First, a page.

News for Mid March 2005
Prison Experience in Tanzania ...
Less than an hour's drive onto Tanzanian soil, and the first significant town beyond the border of Kenya seemed like a safe place to take a fellow traveller from Kenya to accompany me on this one-night trip. 'There are many Kenyan people who travel there regularly without passports' we were told by those living over on the Kenyan side. This old friend and faithful student of YTC usually gets very little opportunity to travel. Alfred (false name) was keen to come with me, even though he had no passport.
Just 5 hour's drive into Tanzania police stopped us to check our passports ( I have made many visits to Tanzania, and this had never happened). Funnily enough, after seeing my passport they waved us on. Then I was shocked the next day to hear a conversation with my colleague about 'passports' as our vehicle was being repaired outside a garage. It was the day of our departure, about 13 hours after arriving in town.
This government official demanded $50.00 from my colleague for a quick unconditional release. We refused to give it to him. An hour or so into our stay in the immigration office, I was told that $50.00 would be used for my colleague to be given a 'passport' so as to be on his way. I handed over the money only to be told 40 minutes later that they were going to keep Alfred in the cells at least until the following morning.
Having been told that there was nothing further there for me to do, I set off for the Bible school at which I was to meet our students. Their very helpful Principal accompanied me back to the immigration department, where we learned of the plan to take Alfred to court the following day to decide whether he was to be fined ($20.00 or so) or given a prison sentence of up> to 3 years!
Alfred's first response on being arrested had been to ask for his Bible, that I had in my bag. Not for clothes, money, food or even mercy! He never let go of his Bible every time that I saw him from then on.
Any fearful concern on my part that I had introduced another sulking unappreciative member to the prison population in this town, were to be dispelled when we met outside the court the following day! 'It was great Jim ' he said (all our conversations were in Kiswahili, so this is my attempt at translating). 'Don't worry because God showed me in a prophecy that I will be released today' he shared. He went on to tell me of his prison experience: 'This prison has mainly thieves and murderers. They soon realised that I was a man of God. I preached to the people in my cell. They were very glad. People confessed their sins. Many became Christians. I prayed for those who were sick and God healed them. I was able to interpret peoples' dreams for them. Many people put their faith in Christ. The people in the cell next door heard what was happening. They also wanted to be prayed for. The police allowed me to go and minister to them. Then there were the people in the following cell. So it went on. The policemen laid down their weapons and knelt down so that I could pray for them. They also have problems. That is how it went from about 6.00pm to 10.00pm.' Alfred was up again at 3.00am in prayer. Before long more prisoners were being ministered to yet again! He had a captive audience! Hardened criminals were now turning to Christ, receiving forgiveness for their souls and new life and hope. This did not cease till 8.00am, when it was time to get ready to go to court!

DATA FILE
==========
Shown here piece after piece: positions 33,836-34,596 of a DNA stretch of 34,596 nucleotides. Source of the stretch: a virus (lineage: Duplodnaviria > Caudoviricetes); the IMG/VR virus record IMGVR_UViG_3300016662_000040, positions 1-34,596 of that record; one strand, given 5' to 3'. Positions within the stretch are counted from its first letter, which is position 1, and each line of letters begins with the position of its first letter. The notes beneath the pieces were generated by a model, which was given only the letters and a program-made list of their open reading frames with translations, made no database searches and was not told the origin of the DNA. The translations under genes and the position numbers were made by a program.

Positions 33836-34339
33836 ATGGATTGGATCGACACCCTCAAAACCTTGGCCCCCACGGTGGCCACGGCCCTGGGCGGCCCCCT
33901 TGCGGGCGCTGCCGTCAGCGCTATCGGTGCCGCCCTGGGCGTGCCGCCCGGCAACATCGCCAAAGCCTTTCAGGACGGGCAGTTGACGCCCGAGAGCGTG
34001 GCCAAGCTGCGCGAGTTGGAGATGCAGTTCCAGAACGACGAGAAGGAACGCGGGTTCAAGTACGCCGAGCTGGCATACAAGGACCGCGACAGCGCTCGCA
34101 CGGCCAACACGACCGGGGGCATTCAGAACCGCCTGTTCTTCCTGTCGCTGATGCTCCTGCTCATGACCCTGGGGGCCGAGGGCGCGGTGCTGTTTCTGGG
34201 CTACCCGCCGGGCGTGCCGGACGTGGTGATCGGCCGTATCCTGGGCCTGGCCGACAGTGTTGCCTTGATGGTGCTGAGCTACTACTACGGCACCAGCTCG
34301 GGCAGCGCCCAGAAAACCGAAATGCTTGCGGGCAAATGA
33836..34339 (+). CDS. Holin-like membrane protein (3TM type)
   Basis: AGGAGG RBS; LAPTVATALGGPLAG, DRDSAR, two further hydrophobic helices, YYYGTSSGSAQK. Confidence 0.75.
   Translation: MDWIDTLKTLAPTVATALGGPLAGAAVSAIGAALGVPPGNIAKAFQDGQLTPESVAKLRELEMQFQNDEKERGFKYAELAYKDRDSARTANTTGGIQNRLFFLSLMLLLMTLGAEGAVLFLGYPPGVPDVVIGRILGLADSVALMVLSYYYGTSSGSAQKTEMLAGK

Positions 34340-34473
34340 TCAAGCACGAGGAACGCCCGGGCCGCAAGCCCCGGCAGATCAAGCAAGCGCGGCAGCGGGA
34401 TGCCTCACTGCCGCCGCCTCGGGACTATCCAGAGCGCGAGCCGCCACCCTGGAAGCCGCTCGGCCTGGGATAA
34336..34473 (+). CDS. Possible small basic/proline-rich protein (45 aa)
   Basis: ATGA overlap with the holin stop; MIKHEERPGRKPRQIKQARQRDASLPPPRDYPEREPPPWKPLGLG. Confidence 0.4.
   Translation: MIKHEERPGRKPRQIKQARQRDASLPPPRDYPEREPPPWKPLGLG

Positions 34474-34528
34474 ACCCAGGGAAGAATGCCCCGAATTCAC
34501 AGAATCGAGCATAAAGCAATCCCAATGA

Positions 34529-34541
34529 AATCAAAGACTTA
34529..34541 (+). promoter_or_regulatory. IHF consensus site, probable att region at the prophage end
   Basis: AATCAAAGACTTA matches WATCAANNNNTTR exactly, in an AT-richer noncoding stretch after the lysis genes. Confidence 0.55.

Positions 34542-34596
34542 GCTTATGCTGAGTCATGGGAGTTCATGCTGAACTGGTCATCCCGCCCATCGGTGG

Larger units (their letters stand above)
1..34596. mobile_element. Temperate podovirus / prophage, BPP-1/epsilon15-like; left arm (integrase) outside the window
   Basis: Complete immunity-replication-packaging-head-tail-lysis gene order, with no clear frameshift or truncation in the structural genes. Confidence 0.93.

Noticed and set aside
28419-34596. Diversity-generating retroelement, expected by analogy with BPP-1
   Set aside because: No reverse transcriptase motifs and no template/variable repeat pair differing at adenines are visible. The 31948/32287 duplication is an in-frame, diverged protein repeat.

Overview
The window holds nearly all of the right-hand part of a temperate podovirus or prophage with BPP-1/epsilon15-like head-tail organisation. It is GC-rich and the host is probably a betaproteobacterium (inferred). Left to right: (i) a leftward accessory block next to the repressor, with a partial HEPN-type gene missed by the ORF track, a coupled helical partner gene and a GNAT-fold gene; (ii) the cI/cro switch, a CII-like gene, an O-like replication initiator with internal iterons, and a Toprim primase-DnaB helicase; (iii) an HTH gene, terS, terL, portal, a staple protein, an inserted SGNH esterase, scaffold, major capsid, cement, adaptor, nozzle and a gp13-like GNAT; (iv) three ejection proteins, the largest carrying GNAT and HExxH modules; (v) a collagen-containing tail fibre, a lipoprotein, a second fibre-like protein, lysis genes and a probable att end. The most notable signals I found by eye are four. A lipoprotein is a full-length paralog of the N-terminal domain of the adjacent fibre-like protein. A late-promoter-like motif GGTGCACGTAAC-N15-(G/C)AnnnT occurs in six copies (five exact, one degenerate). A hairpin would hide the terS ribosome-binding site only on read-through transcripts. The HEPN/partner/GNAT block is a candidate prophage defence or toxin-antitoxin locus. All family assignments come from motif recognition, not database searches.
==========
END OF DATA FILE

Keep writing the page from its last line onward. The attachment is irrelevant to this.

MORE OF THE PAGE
'Sleeping was no problem for me' said Alfred, even though he had nothing but a concrete floor for a bed. The smell was unpleasant (a bucket in the room was the toilet for all those present), but this was no shock to the system for Alfred. He reminded me of his regular praying and fasting. In fact, on route into Tanzania he was pointing out to me which hills were good for praying on and which not. Hills with a lot of boulders were good for prayer, he had assured me. When at home he often spends days at a time without food or water in a crevice or under a rock with only his Bible, praying and fasting. Spending one night in a prison sleeping on concrete with little food was not now going to trouble him!
There he was in the courtroom, still holding the Scriptures. All cases were heard, except his! 'Ah' said the judge, after officially closing the court. 'There is also one case of immigration, but we will deal with that one later in the office.' The reason for this, it would seem, was because everyone knew that Tanzanians and Kenyans were freely moving backwards and forwards, so why had this man been arrested? The court case that we had been promised would be heard at 8.00am, happened at 2.15pm. We paid the $20.00 fine, took some passport pictures of Alfred to the office, and sped off back to Kenya in the KIST suzuki. Alfred had been given official notification to leave the country within 24 hours. Just an hour later we were over the border. I breathed a sigh of relief, and laughed with joy and amazement as Alfred continued to recount the golden opportunity that God had opened up for him to minister to prisoners in Tanzania.
(I was even given back my $50.00).